How low rates killed the affordable housing dream
For a brief, flickering moment, the dream of a generation seemed within reach.
House prices were on the cusp of one of the biggest falls in decades, hit by what was shaping up to be a near-lethal combination of mass unemployment and zero immigration.
After decades of a seemingly unstoppable real estate bubble, the prospect of a sustained fall in housing prices brought a glimmer of hope to those under 35 that home ownership may become a possibility if they could hold on to a job.
Even relatively conservative analysts were forecasting house price declines of 20 per cent and back in May our biggest bank, the Commonwealth Bank of Australia, pencilled in the prospect of a 32 per cent collapse.
But the decline was to be short-lived and far more modest.
With interest rates now barely above zero, plus an effective health response to the pandemic and Federal Government stimulus mitigating the worst of the economic calamity, real estate quickly bounced back.
For the first time in years, housing prices in all capital cities are rising simultaneously and regional real estate is experiencing a sustained lift as workers, having discovered they can operate just as effectively away from the office, are seeking cheaper rural and regional living arrangements.
Housing credit suddenly and unexpectedly has experienced an enormous growth spurt which has coincided with the Federal Government’s Homebuilder grant.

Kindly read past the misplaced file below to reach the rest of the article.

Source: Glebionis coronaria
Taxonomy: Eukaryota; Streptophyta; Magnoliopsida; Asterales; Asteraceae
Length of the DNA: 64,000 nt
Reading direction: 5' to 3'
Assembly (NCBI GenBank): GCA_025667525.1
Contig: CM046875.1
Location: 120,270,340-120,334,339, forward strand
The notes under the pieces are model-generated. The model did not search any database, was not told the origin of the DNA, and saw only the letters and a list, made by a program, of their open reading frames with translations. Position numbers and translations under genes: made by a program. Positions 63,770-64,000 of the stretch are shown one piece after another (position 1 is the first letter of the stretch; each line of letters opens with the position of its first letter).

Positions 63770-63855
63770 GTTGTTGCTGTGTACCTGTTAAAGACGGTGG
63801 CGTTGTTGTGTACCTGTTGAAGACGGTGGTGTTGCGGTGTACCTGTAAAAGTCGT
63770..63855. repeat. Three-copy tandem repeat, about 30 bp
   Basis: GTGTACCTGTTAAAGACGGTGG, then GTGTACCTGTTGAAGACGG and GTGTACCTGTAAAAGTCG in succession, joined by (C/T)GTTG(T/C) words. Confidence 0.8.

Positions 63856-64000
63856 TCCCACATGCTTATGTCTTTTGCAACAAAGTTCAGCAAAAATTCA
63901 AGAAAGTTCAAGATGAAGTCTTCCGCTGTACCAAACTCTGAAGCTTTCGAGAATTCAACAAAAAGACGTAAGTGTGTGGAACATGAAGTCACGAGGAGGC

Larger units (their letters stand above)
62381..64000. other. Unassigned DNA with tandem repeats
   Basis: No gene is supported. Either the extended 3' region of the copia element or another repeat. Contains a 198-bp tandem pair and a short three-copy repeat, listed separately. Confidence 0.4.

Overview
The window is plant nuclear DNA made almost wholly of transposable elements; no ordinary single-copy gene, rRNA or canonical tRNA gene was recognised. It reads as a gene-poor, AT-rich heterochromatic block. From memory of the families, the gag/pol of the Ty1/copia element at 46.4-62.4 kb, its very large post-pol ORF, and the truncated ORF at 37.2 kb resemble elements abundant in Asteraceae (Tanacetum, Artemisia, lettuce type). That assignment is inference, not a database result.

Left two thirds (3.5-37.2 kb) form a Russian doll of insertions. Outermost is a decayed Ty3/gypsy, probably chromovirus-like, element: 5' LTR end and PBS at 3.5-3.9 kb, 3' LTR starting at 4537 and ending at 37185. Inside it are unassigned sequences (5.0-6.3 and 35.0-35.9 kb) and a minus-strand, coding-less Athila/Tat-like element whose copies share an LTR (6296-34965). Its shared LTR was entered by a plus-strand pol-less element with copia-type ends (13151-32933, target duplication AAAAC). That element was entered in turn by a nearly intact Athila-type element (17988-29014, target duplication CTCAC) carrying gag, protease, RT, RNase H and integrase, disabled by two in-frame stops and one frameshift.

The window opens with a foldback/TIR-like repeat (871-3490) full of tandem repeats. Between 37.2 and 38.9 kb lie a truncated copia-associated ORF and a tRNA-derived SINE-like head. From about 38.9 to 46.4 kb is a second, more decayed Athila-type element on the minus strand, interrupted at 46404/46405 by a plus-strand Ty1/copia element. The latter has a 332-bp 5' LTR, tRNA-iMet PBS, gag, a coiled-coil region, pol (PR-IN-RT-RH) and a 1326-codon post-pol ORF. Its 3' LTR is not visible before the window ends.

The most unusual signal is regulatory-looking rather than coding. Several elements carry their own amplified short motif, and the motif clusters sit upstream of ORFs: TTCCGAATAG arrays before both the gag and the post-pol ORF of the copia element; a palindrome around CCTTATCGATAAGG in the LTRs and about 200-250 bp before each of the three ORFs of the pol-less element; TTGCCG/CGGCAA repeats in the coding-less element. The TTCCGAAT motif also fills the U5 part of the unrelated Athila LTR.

And let’s not forget the Government proposal to unwind responsible lending laws, giving the banks open slather when it comes to home loans.
Owner-occupier home loan commitments hit a record $22.7 billion in October, according to the Australia Bureau of Statistics (ABS) data released last week, up more than 30 per cent from a year ago.
We are not alone. Across the ditch, New Zealand housing prices are on a tear.
They have risen 19.8 per cent in the year to October, igniting talk of a crisis as the idea of affordable housing has vanished in a puff of smoke.
Our leaders love to talk about “affordable housing”.
But they are loath to ever do anything about it.
And almost every initiative they stump up, from raiding your superannuation to finance a deposit to first home buyers grants, usually only serves to further fuel extra demand and push prices higher.
It’s an uncomfortable fact no-one wants to confront. But the only way housing ever truly can become affordable is for prices to fall.
Every time they do, though, the potential fallout on the financial system usually is considered too great a risk, and new measures are invoked to keep the bubble inflating.
Our banks essentially are building societies. Their loan portfolios are dominated by mortgages over property.
So, a sustained property collapse would put the banks and the entire financial system under severe pressure.
Affordability isn’t merely about price, the cost of servicing a loan is almost equally as important.
And with those costs now at historic lows — new loans can be priced at under 2 per cent — borrowers now are paying far less for much greater sums.
That is what is fuelling demand. There is a strong likelihood that interest rates will remain at much lower levels than previously anticipated for a very long time.
But if the turnaround in prices continues at the current clip, the window for entry into the housing market is likely to be brief.
In fact, on current trends, our national housing market is likely to be back in record territory by early next year.
Interestingly, it appears first home buyers have dived in in recent months. As the graph below demonstrates, investors have been largely absent.
The recovery has been driven almost entirely by owner-occupiers.